How body ideals shape the health of gay men

- January 8, 2019

Body ideals can often lead gay men into feelings of inadequacy, low self-esteem and depression. The photographer captioned this image, ‘You just want to go in the fetal position and you kind of feel alone.’ - Moe (Author provided photo)
Body ideals can often lead gay men into feelings of inadequacy, low self-esteem and depression. The photographer captioned this image, ‘You just want to go in the fetal position and you kind of feel alone.’ - Moe (Author provided photo)

Philip Joy is a PhD candidate in Health at Dalhousie University. Matthew Numer is an Assistant Professor in the School of Health and Human Performance. This article was originally published on The Conversation, which features includes relevant and informed articles, written by researchers and academics in their areas of expertise and edited by experienced journalists.

Gay men currently receive little research attention when it comes to health issues such as eating disorders and other body image concerns. Yet expectations are high for gay men, as the western ideal masculine body is muscular and fat free.

Evidence also indicates that there are unique concerns for LGBTQ people relating to nutrition and obesity, and that tailored programs can improve overall health outcomes for gay men.

Our research shows that social demands placed upon gay men to eat healthily and achieve a perfect body are linked to anxiety and depression and have serious mental health consequences. And that health researchers and practitioners need to challenge beauty standards among diverse groups of men through conversations, connections and support.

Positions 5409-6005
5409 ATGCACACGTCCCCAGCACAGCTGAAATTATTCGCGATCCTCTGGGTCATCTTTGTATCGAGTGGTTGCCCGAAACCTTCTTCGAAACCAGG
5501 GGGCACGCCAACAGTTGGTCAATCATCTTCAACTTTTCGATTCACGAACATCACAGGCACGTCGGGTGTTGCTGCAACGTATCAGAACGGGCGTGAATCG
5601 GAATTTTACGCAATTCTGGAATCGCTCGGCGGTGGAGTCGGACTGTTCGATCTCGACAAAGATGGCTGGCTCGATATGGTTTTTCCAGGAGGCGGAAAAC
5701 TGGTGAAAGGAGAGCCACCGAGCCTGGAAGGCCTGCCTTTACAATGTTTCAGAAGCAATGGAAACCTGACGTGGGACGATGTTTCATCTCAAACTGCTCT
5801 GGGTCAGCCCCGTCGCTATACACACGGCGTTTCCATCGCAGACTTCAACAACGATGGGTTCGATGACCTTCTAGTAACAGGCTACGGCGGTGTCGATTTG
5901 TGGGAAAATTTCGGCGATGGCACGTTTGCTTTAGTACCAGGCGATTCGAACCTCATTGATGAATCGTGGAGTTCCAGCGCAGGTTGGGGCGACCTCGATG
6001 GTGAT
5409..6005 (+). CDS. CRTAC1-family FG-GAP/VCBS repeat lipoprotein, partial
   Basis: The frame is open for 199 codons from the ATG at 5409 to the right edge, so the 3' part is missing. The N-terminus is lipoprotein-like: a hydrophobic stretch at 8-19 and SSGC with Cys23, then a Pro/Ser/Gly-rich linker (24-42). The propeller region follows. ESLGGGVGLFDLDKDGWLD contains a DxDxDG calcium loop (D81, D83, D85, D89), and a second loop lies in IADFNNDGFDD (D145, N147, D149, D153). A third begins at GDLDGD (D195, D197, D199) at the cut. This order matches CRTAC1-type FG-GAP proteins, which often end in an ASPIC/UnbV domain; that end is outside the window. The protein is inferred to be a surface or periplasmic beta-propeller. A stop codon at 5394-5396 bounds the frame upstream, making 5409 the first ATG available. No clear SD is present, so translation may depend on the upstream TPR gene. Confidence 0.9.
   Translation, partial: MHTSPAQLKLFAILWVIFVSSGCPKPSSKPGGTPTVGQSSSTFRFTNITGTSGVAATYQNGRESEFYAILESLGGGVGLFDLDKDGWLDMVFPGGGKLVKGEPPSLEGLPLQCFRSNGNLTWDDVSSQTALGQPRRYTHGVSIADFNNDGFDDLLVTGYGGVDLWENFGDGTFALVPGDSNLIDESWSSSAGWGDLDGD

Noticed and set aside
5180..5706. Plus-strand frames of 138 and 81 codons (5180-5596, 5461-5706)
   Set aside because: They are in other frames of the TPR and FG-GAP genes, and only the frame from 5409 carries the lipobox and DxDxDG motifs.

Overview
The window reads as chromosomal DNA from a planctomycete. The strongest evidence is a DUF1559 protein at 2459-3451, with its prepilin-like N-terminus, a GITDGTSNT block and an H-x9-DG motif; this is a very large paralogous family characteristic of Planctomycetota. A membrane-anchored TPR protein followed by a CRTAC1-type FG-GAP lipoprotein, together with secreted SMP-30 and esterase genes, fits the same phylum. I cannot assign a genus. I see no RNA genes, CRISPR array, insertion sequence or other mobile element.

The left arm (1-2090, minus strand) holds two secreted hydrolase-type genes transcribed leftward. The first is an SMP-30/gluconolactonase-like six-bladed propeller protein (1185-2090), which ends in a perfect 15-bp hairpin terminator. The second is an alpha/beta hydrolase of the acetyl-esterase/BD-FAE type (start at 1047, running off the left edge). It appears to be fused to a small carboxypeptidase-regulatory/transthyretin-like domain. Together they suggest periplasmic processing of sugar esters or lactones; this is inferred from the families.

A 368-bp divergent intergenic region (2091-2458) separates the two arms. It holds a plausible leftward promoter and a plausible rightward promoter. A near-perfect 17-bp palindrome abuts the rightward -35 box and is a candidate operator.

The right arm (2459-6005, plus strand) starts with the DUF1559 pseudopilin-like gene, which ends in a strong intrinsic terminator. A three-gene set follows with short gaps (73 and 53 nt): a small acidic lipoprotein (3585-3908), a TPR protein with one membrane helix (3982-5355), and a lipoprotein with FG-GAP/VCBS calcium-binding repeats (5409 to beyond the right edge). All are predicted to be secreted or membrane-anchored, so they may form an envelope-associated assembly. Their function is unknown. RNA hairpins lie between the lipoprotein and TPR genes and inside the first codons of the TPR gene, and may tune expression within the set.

‘Find your place in life that you are no longer judged.’ (Ralph), Author provided

In our study, carried out at Dalhousie University, gay men explored how culture influences the way they think about food and their bodies through a process called Photovoice — an arts-based research methodology in which participants submit their own photographs.

Nine self-identified gay men photographed various aspects of their lives relating to their experiences with food, body image and health. Guided by their photos, they talked about their struggles with body image and the strategies that have helped them overcome negative health issues associated with trying to have the “perfect” body.

Tic Tacs and musclar bodies

The way food is talked about within Canadian culture influences whether it, and the people consuming it, are labelled as “healthy” or “unhealthy” and morally good or bad.

In this research, participants viewed food as a way to socialize and connect with other gay men. They also found it to be a source of stress, as they try to live up to idealized body standards within gay culture.

I am bombarded with lifestyles, aesthetics and bodies that gay men are pressured and expected to emulate to be attractive, worthy and happy.’ (Ryan), Author provided

Participants reflected on how various forms of media reinforced certain body types and influenced their thoughts on food.